TEHRAN, Iran, February 11, 2011 (ENS) - Iran's ambitious plan to flood the market with synthetic petrol has been marred by ecological concerns. Tehran says it is becoming self-sufficient in petrol, in the hope of warding off the pain of further economic sanctions. But the effort has many detractors inside Iran, who say the method chosen - making petrol out of chemicals rather than crude oil - is uneconomic and environmentally unfriendly.
For the last five months, Iranian government officials have been saying the country is no longer reliant on petrol imports thanks to a development program launched two years ago to increase production and thereby cushion the country against a possible international ban on fuel sales.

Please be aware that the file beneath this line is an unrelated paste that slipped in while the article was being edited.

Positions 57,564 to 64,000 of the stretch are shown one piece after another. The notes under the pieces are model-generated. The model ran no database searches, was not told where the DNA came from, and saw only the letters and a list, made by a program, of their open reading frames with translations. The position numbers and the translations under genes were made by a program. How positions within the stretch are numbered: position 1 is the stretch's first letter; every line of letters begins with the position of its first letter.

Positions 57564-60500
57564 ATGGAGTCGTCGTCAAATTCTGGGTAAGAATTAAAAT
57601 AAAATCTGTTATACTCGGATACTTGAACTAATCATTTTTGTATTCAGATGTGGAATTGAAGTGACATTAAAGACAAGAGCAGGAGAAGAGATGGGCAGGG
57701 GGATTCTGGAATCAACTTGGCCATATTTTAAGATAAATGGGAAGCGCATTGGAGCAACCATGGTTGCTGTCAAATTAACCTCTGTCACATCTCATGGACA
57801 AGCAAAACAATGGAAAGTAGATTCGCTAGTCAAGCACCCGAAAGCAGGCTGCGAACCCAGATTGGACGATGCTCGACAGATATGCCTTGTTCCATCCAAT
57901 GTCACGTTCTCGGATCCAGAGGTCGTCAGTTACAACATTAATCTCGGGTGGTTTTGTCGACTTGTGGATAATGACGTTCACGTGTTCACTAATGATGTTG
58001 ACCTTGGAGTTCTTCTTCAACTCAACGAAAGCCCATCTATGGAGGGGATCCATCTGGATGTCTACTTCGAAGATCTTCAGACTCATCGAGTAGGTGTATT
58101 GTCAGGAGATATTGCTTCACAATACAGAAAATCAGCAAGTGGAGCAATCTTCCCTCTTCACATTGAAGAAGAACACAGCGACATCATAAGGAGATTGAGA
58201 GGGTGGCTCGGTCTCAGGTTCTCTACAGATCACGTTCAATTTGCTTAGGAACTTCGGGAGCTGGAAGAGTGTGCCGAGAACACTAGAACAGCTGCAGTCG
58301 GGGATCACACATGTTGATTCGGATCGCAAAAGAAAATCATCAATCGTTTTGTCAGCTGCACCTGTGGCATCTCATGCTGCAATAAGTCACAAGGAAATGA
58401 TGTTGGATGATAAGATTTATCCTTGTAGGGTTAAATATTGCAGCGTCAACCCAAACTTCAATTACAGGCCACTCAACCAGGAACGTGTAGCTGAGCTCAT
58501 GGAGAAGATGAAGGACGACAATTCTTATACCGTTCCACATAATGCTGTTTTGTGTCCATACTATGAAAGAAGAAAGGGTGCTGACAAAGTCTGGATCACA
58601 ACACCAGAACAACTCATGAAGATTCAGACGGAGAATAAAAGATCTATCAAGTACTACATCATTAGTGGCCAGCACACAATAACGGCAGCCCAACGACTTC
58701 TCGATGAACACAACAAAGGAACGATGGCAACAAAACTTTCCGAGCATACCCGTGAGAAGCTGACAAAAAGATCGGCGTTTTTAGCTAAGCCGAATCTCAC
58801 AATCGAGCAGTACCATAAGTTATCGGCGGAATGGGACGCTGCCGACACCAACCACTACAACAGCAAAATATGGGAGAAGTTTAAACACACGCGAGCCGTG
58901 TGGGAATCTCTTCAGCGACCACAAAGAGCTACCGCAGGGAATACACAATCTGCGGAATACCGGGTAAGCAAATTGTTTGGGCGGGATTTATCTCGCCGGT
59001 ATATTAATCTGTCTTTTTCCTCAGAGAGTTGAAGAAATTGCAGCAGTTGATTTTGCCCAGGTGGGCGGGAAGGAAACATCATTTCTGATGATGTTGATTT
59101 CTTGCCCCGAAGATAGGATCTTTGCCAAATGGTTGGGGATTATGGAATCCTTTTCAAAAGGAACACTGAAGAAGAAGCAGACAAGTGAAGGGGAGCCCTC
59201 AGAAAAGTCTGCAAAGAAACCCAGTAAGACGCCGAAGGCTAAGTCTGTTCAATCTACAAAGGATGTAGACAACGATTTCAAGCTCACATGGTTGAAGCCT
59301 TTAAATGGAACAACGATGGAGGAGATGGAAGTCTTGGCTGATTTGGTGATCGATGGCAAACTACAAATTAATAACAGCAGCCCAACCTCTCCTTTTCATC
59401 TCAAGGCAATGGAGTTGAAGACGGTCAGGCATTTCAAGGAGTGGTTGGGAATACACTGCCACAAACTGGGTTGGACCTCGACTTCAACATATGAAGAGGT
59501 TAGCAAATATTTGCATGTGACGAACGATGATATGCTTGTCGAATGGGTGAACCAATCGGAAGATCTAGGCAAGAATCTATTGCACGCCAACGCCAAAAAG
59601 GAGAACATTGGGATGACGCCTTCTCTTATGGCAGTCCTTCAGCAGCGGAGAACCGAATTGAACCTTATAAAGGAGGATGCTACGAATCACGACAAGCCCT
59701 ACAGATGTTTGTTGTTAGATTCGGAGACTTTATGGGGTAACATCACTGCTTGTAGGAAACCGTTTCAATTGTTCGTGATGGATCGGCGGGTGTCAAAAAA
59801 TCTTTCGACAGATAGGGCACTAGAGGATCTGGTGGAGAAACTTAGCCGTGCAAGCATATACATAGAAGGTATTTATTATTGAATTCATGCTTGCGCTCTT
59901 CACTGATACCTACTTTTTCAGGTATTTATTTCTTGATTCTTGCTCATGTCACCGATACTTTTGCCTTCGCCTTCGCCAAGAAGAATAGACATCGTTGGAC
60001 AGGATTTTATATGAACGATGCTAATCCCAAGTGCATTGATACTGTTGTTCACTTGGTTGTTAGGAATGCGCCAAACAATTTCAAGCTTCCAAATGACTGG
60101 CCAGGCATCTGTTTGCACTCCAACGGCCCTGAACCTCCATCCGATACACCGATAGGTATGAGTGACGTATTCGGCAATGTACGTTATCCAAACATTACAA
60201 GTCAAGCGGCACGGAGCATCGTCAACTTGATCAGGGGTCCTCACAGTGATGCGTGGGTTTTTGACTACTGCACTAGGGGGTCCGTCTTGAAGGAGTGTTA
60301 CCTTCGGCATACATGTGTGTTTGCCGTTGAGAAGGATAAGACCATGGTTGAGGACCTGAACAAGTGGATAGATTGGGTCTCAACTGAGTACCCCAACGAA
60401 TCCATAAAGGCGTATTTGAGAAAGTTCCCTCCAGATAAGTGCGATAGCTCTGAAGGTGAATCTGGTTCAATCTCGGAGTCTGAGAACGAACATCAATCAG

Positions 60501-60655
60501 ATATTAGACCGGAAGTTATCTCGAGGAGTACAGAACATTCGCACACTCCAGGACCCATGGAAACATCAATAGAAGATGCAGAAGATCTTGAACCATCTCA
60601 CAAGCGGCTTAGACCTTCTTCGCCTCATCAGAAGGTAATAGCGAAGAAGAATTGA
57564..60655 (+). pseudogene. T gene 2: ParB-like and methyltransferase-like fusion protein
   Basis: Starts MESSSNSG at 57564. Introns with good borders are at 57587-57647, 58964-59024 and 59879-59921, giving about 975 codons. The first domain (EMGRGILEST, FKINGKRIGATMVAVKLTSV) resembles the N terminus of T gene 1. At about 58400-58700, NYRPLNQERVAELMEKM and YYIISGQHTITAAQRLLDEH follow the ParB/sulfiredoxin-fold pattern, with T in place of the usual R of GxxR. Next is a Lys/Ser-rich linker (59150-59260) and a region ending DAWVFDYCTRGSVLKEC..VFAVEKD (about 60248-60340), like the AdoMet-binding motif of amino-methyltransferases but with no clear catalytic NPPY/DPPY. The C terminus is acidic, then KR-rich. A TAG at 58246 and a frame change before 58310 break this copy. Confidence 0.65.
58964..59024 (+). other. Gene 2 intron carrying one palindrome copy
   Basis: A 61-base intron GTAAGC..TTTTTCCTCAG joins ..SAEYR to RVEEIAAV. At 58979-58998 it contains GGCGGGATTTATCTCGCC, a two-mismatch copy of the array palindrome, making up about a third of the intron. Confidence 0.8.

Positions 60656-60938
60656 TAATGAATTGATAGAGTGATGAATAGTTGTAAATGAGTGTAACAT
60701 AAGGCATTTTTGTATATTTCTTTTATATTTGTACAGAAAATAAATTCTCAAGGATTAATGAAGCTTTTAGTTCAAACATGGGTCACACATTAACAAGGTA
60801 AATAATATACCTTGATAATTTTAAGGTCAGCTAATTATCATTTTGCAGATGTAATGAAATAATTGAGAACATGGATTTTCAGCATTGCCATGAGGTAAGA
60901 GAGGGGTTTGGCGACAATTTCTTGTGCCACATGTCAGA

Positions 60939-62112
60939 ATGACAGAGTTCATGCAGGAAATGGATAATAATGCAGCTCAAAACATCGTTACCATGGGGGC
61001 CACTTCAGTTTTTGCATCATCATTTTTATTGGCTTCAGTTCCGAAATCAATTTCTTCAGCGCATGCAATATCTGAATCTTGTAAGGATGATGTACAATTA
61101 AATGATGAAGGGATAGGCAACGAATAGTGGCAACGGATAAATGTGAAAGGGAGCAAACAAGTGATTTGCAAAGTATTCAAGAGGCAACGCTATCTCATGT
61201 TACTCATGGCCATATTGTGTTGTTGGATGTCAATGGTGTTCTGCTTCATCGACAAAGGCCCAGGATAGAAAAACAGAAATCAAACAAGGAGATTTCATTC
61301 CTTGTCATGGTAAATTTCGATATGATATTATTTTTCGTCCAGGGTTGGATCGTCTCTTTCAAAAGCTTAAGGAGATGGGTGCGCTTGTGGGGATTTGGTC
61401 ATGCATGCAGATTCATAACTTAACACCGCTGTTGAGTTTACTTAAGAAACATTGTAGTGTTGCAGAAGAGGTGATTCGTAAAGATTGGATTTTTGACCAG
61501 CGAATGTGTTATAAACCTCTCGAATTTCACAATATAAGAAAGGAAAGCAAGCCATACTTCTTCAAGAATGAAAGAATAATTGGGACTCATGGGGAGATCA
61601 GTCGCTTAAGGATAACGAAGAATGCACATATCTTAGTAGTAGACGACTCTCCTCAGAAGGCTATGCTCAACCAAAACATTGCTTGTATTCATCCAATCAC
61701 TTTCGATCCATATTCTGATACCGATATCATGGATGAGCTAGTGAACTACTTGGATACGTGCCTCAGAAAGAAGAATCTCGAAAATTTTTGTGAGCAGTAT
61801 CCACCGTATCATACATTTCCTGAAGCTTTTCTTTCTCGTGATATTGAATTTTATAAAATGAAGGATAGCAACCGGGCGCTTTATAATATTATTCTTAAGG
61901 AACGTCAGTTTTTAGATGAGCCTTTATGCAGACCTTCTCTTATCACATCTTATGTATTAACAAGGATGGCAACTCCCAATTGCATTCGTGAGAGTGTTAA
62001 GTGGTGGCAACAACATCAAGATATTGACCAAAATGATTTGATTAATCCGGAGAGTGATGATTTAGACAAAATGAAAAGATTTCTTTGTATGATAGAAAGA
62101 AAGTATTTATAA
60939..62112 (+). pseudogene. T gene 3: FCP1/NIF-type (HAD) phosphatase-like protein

In a Friday Prayers sermon on February 4, Iran's Supreme Leader, Ayatollah Ali Khamenei, said the country would no longer have to import fuel as of February 11, the anniversary of the 1979 Islamic Revolution, and would even be able to export petrol.
Amid talk of further sanctions designed to pressure Tehran into complying with international demands for scrutiny over its controversial nuclear program, blocking all fuel exports to the country has featured high on the list of possible measures.
Aware of the threat, the Iranian government has been working to increase production capacity.
The plan was unveiled during the 2009 presidential campaign, which ended in victory for the incumbent Mahmoud Ahmadinejad but sparked widesprea... >>>
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